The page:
He was just as great as all my other subjects had been, and after a solid half hour Q & A with the audience, I got my interview with him and also with the film’s composer, Ethan Maltby, which I only called to a halt when guilt around the director’s sleeping children on the sofa next to us got the better of me. I did have a host of other question I’d love to ask, so if you ever read this Jesus, and still aren’t too offended by me missing most of your film in the cinema, do get in touch. 🙂
Cambridge Film Festival 2014 Day 8: Night Will Fall, We All Want What’s Best For Her, Creature From The Black Lagoon 3D
I don’t know about you, but I love to speculate what’s behind those doors in buildings that you never normally get to go behind. Often they’ll have a sign marked “Private” or “Keep Out”; sometimes, even more mysteriously, there is no sign, you just can’t go in. I’d been a customer at the Cambridge Arts Picturehouse for four years and had climbed the four flights of stairs from the kiosk level hundreds of times in those years, two flights to the mezzanine then two more to the entrance to the screens, but the stairs carry on past that and I’d often idly speculated what might be beyond the reach of normal man: maybe a room with a lady and one next door with a tiger, perhaps a room full of powerful supercomputers with blinking lights playing chess to hone their warmongering skills, or perhaps a backdoor to Narnia. As it turns out, it’s the offices of the Cambridge Film Trust who, among other things, organise the festival (and not, as many people seem to believe, the Picturehouse itself). It’s also the access to projection and consequently as offices and doorways go only moderately exciting – although I have heard mysterious rumours of some form of super-toilet that exists even further beyond these sacred boundaries – but there are still plenty of unexplored doorways, nooks and crannies for me to continue with my unfounded speculation.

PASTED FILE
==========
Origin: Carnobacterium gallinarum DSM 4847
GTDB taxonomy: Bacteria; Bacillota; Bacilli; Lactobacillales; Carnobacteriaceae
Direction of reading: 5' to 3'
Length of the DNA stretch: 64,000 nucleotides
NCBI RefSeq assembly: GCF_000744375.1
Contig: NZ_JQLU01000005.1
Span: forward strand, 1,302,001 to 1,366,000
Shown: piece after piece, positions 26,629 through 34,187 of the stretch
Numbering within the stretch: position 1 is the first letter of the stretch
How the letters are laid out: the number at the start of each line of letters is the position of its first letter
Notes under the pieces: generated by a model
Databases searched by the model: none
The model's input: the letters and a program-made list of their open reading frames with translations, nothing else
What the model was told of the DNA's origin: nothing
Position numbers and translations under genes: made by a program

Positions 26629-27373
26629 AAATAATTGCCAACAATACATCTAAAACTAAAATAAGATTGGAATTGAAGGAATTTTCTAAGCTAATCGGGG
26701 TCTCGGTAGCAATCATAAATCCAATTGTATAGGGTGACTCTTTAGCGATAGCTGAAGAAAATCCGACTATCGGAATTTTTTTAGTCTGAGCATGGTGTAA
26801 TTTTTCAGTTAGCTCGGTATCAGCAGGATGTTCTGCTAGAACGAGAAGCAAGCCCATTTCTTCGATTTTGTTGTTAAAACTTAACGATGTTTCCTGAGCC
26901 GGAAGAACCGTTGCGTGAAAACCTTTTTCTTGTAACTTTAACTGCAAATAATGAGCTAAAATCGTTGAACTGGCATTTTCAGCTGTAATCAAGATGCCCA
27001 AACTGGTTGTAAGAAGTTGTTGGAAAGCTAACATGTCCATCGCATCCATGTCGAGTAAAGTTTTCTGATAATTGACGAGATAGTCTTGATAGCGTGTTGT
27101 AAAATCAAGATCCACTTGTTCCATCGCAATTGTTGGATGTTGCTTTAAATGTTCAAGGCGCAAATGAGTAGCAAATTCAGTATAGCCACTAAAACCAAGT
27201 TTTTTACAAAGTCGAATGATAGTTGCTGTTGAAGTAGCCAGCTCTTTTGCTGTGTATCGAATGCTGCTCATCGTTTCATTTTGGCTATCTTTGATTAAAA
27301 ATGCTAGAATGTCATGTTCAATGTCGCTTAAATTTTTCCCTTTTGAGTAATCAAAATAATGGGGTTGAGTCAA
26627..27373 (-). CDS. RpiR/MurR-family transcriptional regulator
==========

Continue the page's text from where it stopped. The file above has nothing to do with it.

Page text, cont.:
Possibly the least exciting door is an anonymous battle green door just between the ticket station and the lift on the same floor as the entrance to the screens. Behind that door, for most of the duration of the festival, reside the hard working volunteers of Take One and Bums On Seats, the unbiased critical mouthpieces of festival coverage in print and on radio, and I was giving my time to both during the festival while watching films and also trying (and failing) to keep on top of this blog. It’s a windowless room covered in the posters of past festival conquests, it has little lighting and after eight days being full of perspiring writers, it was becoming just a little oppressive. It also had acquired two extra tables after a meeting the previous day, meaning there was now only a tiny gap to walk round at the circumference of the room with a lot of unused table in the middle.